Michigan Child Support Laws

Michigan Child Support Laws are a function of both state and federal legislation. On the federal side, Title IV-D (Title 4) of the Social Security Act sets requirements for states to receive federal funds for child support programs. These programs, known as Title IV-D Programs, allow for parents to establish, review, and enforce child support, child care, and medical support provisions that are part of a family law case.

As noted, to take advantage of Title IV-D programs, there are several requirements which the parent must fulfill under the Social Security Act. First, they must provide a Social Security number to participate. Additionally, the parents must inform the proper office (generally the Friend of the Court) about life changes, such as a new address, phone number, a new job, if the number of minor children living with the parent changes, changes in insurance, if a parent applies for public assistance for themselves or a child, and any other court actions that may affect child support.

The Michigan Child Support Program allows for a person to make a claim for child support only if all of the following are true: they are either a parent or custodian of a child, the child is living in the claimant’s home, the child is dependent on the claimant, at least one parent is not living with the child, and there is a court order requiring child support payments from another party.

DHS, Friend of the Court, or hiring an attorney for help with child support law issues

Additionally, Michigan’s Office of Child Support, a part of the Department of Human Services, which oversees much of the Title IV-D Program, can provide services, or assist in the court process for: locating a parent, establishing paternity, requesting court orders regarding child support. The Michigan Friend of the Court, in addition to helping locate a non-custodial parent, can assist in reviewing and altering child support orders as necessary, enforcing court ordered child support, assisting in enforcing support between Michigan and other states, and collecting child support payments. However, they will not provide support for items such as spousal support, handling a party’s divorce, or providing legal advice on a family law matter.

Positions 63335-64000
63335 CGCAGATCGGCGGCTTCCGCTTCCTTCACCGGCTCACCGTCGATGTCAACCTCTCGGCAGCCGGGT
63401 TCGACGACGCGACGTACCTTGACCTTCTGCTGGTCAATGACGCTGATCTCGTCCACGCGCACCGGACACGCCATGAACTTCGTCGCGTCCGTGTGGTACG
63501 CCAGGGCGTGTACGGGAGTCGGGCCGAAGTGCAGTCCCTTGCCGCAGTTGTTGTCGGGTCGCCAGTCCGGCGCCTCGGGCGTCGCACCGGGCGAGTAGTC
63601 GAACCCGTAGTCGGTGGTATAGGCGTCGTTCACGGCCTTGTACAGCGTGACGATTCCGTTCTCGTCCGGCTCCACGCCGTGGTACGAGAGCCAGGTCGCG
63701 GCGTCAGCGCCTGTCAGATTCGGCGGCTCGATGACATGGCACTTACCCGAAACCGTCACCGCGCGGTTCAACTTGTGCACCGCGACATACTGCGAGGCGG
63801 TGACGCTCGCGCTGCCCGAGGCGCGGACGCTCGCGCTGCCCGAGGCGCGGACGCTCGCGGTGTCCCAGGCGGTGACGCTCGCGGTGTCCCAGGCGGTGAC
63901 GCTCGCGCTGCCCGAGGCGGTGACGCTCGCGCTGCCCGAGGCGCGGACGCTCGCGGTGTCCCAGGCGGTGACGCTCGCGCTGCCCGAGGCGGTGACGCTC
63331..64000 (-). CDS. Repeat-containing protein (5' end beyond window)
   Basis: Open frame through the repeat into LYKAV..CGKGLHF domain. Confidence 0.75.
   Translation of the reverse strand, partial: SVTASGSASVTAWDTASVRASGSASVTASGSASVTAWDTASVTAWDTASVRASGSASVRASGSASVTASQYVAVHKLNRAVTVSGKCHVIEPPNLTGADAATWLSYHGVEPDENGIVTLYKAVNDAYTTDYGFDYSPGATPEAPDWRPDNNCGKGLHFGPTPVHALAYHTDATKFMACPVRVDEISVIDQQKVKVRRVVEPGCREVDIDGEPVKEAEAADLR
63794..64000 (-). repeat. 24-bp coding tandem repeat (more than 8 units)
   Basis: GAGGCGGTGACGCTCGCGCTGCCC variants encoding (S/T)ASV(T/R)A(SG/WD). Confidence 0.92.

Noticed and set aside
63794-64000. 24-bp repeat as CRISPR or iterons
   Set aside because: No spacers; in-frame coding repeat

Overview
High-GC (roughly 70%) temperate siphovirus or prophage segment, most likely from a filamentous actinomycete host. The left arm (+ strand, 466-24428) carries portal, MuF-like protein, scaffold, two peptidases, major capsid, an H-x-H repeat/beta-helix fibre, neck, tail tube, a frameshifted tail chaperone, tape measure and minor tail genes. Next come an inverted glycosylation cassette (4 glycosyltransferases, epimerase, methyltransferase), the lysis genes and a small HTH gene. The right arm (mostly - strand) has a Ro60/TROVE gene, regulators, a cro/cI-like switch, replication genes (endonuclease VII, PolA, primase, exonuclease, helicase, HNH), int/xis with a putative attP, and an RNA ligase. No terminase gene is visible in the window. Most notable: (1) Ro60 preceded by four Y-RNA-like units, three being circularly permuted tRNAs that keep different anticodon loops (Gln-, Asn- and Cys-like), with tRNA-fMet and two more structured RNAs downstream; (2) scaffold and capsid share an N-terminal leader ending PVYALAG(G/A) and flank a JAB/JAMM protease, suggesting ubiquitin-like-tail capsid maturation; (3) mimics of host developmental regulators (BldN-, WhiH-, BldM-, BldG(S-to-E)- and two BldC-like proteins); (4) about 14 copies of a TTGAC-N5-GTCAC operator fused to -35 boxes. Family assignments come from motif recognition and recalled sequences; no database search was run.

Child support orders are crafted utilizing the Michigan Child Support Formula, or Child Support Guideline. The Guidelines look at several factors, including each parent’s income (and in some cases where a parent does not have income, the earning potential of that parent), the child custody and parenting time arrangements (specifically looking at the number of overnights each parent has with the child), the amount of any spousal support, other child support orders that either parent has involving other children, and the cost of any child care (such as a babysitter) and health care expenses for the child.

Once a child support order is in place, the support order remains in effect until changed, or until the minor child reaches 18 years of age, or reaches 19.5 years of age if the child has not graduated high school. This applies for each child individually, and support orders with children of different ages include sections showing the support amount as each one reach adulthood.

It’s helpful to schedule a consultation with a family lawyer if you think your child support case should be reviewed and changed

Child support order can be modified, and a request typically is received by the Friend of the Court to review the order. A party should only request a review if there is a change in circumstances, such as either parent changing jobs, or a change in parenting time for the child. Parents may also petition the court overseeing their case for a change in child support if they wish.

If you are dealing with Child Support issues, the Grand Rapids Law Group, PLLC looks forward to assisting you to resolve your legal issues.

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